Showcase IAF Legacy Will Reach More Heaven | Chandigarh News

IAF HERITAGE MUSEUM IN PRESS BUILDING
Reach for the sky …
By Rajnish Wattas
There is an aviator hidden in all of us. Remember the thrill of flying kites, throwing them in the wind, maneuvering in the sky, or maybe a “dog fight” with another, downed by your deadly rope.
The recent news that the Chandigarh administration and the Indian Air Force (IAF) have reached an agreement to establish an IAF heritage museum in the government press building in Sector 18 is very exciting. The IAF plans to “present at the museum its period planes, its armaments and its memories of various wars, in particular the Indo-Pakistani war and the Kargil war”. Other attractions will be a flight simulator, audio-video galleries and a space to present documentaries related to the history of the IAF.
With the tricity of Chandigarh, Mohali and Panchkula having a large population of defense veterans and many of its young people joining the armed forces, the museum will generate greater interest in the world of aviation and the glorious role of our defenders of the sky.
The museum is to be housed in the city’s heritage government press building, one of the first buildings to be built in Chandigarh in 1953. It was designed by Edwin Maxwell Fry, a member of Le Corbusier’s European team, who included Pierre Jeanneret and Jane drew.
While the IAF will surely hire the best talent to develop its exhibit of exhibits, there are some thoughts on adaptive reuse of an existing heritage building that are worth considering.
Smithsonian Air and Space Museum
I would like to recall my visit to the world famous Smithsonian Air and Space Museum in Washington. Its stunning exhibits, imaginative exhibits, and evocative themes make it an experience beyond a simple time and space walk of American aviation and space explorations. It engages the visitor, whether a curious child or a veteran, with the same thrill and wonder. In 2018, the museum welcomed around 6.2 million visitors, making it the fifth most visited museum in the world.
Although a comparison between the museums of Chandigarh and Washington is odious; the sharing of ideas, display techniques and methods is worth it.
Being located close to the National Mall, the White House and the Capitol, the Smithsonian opted for a design that would be architecturally impressive but that would not infringe on the historic style of the national icons. Gyo Obata, an American architect of Japanese descent, designed the museum as four cuboid blocks with a marble cladding, connected by three spacious steel and glass atriums housing larger exhibits such as missiles, airplanes and ships. space.
As you enter the museum from the muted exterior, you find yourself in a bulky space with a full height glass wall. This is called the “Boeing Milestones of Flight hall”. Vintage planes are suspended from the glass ceiling, suspended in the air, simulating a flight! My favorite is Charles Lindbergh’s 1927 solo trip across the Atlantic in his Spirit of St. Louis! We had read so much about the legendary flight and seen movies about it. There are of course many other landmark planes and spacecraft on display there.
Then you move on to “The Wright Brothers and the Invention of the Antenna”. The world’s first successful airplane from 1903 is the centerpiece of this exhibition. The aircraft was exposed on the ground, so you can see up close, at eye level, the historic craft that ushered in the era of flight.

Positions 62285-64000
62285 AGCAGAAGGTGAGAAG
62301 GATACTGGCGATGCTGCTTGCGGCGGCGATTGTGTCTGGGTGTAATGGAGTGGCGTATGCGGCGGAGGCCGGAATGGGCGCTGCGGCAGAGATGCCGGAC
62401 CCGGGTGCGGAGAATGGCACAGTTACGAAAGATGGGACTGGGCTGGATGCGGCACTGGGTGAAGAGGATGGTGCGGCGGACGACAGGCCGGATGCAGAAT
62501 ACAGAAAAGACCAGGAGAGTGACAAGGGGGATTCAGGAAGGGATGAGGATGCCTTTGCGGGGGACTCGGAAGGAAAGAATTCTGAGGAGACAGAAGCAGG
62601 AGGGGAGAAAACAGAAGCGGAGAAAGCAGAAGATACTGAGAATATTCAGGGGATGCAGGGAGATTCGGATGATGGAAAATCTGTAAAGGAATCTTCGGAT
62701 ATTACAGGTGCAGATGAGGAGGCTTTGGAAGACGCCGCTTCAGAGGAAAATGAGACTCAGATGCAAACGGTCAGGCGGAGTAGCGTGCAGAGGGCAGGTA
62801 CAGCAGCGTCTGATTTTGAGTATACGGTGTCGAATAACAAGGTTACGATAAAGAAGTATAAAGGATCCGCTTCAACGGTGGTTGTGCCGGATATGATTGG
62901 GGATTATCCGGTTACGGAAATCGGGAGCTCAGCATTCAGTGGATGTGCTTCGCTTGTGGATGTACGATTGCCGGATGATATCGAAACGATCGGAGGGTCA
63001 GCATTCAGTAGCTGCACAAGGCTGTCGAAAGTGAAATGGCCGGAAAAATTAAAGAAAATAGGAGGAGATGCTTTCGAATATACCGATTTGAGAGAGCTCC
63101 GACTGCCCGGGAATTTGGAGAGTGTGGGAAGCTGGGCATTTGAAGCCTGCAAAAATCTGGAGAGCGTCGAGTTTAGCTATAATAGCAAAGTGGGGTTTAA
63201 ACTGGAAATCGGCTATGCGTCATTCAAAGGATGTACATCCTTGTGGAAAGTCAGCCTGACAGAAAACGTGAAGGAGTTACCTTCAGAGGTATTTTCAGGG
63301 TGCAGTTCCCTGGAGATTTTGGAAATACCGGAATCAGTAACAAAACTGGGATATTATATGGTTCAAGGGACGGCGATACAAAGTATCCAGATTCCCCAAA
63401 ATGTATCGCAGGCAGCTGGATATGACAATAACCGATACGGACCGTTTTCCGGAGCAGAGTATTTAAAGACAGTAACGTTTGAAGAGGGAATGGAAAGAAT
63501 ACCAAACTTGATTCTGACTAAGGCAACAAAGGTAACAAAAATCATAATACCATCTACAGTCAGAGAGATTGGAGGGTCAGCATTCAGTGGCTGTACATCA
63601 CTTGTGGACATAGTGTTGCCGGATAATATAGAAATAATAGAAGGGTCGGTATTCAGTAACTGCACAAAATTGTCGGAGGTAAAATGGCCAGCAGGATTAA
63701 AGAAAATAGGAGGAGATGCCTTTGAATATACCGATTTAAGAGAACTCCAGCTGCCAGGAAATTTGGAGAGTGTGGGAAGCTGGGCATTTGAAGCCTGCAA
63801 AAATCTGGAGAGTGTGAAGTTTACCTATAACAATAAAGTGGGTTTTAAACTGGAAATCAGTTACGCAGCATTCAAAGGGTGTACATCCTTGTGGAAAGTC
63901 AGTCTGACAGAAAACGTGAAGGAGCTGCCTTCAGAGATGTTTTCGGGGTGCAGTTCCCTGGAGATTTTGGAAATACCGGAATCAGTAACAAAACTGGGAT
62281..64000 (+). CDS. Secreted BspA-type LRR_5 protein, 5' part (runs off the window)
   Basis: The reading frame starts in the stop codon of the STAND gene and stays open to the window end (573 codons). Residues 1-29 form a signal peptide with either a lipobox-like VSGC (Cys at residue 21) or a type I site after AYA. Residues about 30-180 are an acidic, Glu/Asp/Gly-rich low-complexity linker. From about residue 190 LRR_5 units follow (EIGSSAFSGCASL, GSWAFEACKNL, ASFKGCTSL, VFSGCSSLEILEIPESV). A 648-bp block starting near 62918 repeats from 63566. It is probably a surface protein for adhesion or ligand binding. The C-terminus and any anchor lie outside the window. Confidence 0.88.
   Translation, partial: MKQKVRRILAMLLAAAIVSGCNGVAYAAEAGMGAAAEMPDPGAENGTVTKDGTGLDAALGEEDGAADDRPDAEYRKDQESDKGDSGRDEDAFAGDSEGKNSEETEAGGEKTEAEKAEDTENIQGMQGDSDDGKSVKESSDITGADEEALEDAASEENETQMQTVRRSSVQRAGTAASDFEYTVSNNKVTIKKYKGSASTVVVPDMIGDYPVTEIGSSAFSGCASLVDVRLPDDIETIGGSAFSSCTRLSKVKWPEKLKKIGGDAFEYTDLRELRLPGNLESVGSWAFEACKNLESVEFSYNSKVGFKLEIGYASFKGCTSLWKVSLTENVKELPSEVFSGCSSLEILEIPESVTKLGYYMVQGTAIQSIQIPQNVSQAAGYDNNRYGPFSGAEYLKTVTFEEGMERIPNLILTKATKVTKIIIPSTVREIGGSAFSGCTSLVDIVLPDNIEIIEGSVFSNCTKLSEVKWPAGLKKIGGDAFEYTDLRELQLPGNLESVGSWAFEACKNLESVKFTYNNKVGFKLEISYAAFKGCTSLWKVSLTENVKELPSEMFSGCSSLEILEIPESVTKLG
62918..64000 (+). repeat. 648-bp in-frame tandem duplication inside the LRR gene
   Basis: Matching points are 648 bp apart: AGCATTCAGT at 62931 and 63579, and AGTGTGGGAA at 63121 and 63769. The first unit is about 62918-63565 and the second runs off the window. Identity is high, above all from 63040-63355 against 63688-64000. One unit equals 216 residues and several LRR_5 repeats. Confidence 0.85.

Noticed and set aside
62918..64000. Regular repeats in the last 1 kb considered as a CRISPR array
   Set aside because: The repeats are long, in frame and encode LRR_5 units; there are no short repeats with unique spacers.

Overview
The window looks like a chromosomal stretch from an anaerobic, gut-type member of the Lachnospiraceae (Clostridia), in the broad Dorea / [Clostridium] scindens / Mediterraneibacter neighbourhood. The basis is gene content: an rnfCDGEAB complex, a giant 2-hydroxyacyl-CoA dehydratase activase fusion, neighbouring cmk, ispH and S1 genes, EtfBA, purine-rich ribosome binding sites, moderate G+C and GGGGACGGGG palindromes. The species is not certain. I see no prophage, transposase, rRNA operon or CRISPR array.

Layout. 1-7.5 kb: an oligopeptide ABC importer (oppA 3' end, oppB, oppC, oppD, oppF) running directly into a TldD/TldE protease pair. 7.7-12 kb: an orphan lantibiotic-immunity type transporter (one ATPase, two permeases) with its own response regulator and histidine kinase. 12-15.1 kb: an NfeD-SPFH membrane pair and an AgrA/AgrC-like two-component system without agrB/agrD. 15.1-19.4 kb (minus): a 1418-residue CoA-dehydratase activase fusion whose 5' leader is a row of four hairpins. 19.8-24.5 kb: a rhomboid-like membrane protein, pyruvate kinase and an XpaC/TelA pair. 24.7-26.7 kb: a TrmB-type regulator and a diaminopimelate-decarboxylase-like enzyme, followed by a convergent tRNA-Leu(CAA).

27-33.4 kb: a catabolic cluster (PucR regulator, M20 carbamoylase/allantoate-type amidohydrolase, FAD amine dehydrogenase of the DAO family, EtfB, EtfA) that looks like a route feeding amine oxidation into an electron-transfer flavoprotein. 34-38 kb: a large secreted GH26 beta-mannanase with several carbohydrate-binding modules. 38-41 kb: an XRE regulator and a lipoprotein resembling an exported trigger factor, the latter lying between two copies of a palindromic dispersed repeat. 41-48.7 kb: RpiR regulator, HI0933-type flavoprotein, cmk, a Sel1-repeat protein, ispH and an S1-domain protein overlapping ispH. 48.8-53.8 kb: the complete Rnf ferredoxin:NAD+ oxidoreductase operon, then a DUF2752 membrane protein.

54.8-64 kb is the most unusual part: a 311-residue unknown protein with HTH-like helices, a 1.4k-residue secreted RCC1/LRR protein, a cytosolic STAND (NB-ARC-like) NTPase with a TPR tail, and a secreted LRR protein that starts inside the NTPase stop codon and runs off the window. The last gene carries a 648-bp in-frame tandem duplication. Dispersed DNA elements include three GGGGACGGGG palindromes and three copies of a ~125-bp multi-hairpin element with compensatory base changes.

The other sections, “Moving Beyond Earth,” asks the question: What does the Universe look like? It presents the Universe as it is seen with the naked eye, then shows how the telescope, photography, spectroscopy and digital technology have revolutionized our vision. The other major sections focus on the Cold War era “space race”, and one on “weather and navigation”.
Limitations and constraints of press construction
While we cherish the heritage value of the Press Building, recognizing that it was built in an era of concrete for a limited purpose, it will not be easy to adapt it to a museum that requires large spans. The building is constructed on a tight grid of columns and beams that allow for very limited space to showcase full-size planes, even from the vintage era. At best, most indoor exhibits will be audiovisual in nature, photographs or replicas of model airplanes. Even outdoors, open space is limited for full-size screens.
So why not be a little more innovative? Even the Smithsonian, faced with the problem of putting on more exhibits, established a second museum campus at the Washington Airport. Why then can we not also think of the simultaneous construction of an additional campus of the IAF museum project? A location like the PEC Campus, which has large open spaces and established one of the first courses in aeronautical engineering would be ideal. A museum like this will not only strengthen the institution’s research base, but also bring citizens closer to the technical and scientific wonders of the campus. In fact, the IAF museum should not be limited to the sole theme of the IAF history exhibit, but also partner with ISRO to help set up a ‘gallery of the IAF. ‘space “. We should proudly showcase our recent scientific achievements in space exploration and beyond. This could inspire many more Kalpana Chawlas to emerge.
The press building can house the already proposed Heritage Furniture Museum and Tree Information Center in addition to the IAF Museum to make full use of the vacant building.
May Chandigarh, the “city of tomorrow”, spread its wings to fly high in space.
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Rajnish Wattas is the former principal of the Chandigarh College of Architecture, author, critic and expert in modern heritage.


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